Where to Adopt or Buy a Harlequin Great Dane
Are you ready to bring home your own Harlequin Great Dane? You have two options: buying a Harlequin Great Dane or adopting one.
The typical cost to purchase a Great Dane is between $600 and $3,000. Since Harlequin Great Danes are rarer than other kinds, you could expect to pay toward the higher end of the price range. Indeed, Harlequin Great Danes may sometimes cost closer to $4,000.
A great way to save money is to adopt a Harlequin Great Dane. This generally involves around $150-$400 in fees, depending on the dog's age, the shelter you choose, and other factors.
The Great Dane Club of New England provides some helpful resources regarding breeders and rescues. You can also view a directory of breeders over at the Great Dane Club of America. Breeders are listed by state, and the directory is searchable.
If possible, we suggest you consider adopting a Harlequin Great Dane rather than having one bred for you. That way, you are helping a dog in need find his forever home and family.
By choosing this route, you also will avoid potentially contributing to the population of blind and deaf dogs that sometimes result from attempts at breeding Harlequin Great Danes.
Pros of Harlequin Great Danes:
Cons of Harlequin Great Danes:
Now you know all about Harlequin Great Danes! Assuming you have a big enough house and yard to support a giant breed like this one, a Harlequin Great Dane can be a wonderful addition to just about any household. Get in contact with shelters and rescues in your state to see if any Harlequin Great Danes are waiting for adoption. Before you know it, you could be bringing home your new best friend.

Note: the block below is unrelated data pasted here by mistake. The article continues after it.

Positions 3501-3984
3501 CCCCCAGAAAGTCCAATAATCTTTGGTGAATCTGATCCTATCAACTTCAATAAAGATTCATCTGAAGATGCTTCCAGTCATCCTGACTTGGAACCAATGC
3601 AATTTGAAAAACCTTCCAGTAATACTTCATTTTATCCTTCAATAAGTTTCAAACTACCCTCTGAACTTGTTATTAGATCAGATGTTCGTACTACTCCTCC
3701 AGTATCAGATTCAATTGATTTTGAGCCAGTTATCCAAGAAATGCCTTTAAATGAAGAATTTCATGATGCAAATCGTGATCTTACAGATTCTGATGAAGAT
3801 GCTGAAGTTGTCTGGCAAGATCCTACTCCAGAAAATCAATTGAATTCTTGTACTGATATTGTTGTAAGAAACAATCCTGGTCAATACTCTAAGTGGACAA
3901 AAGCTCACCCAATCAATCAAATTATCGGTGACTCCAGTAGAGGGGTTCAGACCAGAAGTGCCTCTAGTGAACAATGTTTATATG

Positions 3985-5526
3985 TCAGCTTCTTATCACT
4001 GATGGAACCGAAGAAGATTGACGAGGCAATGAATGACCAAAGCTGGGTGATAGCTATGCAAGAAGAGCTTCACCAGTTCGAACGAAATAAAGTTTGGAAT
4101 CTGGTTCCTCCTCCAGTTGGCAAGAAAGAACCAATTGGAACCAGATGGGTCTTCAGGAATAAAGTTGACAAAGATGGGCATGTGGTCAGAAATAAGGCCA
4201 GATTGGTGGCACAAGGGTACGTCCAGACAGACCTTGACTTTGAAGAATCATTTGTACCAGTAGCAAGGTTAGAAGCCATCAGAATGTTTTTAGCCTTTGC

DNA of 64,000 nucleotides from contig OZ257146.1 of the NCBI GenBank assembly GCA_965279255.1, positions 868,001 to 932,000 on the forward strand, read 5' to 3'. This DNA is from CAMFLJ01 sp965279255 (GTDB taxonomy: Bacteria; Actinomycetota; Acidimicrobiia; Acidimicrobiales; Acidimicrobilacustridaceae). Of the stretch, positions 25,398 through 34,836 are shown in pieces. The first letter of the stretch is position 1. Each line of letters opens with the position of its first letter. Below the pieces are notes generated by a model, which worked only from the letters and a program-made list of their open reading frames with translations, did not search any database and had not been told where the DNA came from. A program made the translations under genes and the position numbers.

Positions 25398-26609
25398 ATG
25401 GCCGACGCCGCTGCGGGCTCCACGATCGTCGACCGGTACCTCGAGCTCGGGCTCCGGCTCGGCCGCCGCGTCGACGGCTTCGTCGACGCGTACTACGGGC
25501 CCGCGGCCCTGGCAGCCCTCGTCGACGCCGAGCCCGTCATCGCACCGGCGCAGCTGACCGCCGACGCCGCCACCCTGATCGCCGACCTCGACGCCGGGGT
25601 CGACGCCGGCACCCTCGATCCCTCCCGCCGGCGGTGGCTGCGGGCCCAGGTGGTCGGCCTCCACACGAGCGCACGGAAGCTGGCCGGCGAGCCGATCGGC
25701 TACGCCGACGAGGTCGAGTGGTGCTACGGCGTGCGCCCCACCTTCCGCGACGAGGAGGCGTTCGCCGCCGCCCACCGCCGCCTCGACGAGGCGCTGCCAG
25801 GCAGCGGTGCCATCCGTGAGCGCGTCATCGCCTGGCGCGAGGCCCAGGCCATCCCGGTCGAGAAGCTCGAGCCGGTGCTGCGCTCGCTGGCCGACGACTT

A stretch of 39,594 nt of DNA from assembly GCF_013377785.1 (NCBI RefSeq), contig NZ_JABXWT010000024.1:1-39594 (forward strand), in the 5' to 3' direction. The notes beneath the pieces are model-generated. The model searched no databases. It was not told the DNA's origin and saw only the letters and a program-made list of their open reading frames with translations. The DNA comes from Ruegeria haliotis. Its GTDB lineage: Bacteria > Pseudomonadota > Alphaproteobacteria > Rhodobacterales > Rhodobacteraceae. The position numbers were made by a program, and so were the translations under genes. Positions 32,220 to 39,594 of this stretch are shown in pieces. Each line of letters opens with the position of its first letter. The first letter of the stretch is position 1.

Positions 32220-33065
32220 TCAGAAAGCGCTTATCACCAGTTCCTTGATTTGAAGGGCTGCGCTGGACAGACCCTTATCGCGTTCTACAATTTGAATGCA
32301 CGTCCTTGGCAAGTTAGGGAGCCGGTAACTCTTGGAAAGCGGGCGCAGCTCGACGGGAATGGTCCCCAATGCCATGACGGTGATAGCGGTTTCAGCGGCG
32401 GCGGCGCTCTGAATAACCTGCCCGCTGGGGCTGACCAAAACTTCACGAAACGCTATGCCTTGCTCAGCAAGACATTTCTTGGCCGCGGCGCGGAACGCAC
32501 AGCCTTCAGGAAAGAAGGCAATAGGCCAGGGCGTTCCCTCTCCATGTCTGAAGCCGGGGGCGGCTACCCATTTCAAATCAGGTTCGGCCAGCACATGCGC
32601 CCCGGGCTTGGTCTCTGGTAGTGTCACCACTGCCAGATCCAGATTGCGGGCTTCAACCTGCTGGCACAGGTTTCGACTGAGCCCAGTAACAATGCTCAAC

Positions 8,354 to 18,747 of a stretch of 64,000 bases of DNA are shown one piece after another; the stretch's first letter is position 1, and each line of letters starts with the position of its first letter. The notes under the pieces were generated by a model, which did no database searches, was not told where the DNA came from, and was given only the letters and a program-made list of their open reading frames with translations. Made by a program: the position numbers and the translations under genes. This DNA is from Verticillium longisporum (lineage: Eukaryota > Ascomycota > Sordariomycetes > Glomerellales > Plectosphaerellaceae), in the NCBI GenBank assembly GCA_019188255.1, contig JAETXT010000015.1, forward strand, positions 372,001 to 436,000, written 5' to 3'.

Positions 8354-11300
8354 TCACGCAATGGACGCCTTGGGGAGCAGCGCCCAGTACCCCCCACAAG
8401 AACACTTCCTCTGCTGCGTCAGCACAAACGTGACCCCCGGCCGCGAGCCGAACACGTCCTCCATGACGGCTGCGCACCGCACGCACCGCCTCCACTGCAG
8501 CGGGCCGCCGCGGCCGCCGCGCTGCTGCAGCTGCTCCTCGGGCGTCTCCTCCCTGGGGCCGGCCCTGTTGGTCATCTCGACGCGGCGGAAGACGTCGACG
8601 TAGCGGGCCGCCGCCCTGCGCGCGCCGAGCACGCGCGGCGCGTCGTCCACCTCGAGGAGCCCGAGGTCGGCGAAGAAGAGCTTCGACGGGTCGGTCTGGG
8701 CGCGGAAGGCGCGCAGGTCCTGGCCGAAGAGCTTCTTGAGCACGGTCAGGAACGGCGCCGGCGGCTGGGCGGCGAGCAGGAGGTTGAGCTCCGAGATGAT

What is a Harlequin Great Dane?
A Harlequin Great Dane is simply a type of Great Dane that has a distinctive coat with a pattern of black and white patches. To be officially recognized as a Harlequin Great Dane, a dog needs to meet the breed standard set by the AKC.
Are Harlequin Great Danes rare?
Yes, Harlequin Great Danes are rare. The reason is that it is difficult to get the right combination of genes while breeding Great Danes to produce a Harlequin coat. Moreover, even trying to do so entails risk. Some of the dogs in the litter may be born with defects such as deafness.
What is a Blue Harlequin Great Dane?
A Blue Harlequin Great Dane is a Harlequin Great Dane that has “blue” patches rather than black ones. The color of the patches may also be described as “grey.”
Do Harlequin Great Danes have blue eyes?
Harlequin Great Danes can have blue eyes. They also can have grey eyes or green eyes. This sets them apart from other Great Danes, which normally have dark eyes in adulthood (they are born with blue eyes, but the color changes as they get older).
Do kennel clubs like AKC recognize the Harlequin coloring?
Yes. The AKC breed standard page lists Harlequin among the coloring possibilities for Great Danes.
Can you breed two Harlequin Great Danes?
No, you should not breed two Harlequin Great Danes. The reason is that it increases the chance of the puppies receiving merle from each of the parents. Should that happen, a puppy may be born with deafness, blindness, or both. Their coats are often completely white. Double merle dogs require extra care, and finding suitable homes may be challenging.
Featured image credit: Instagram / beartheharlequin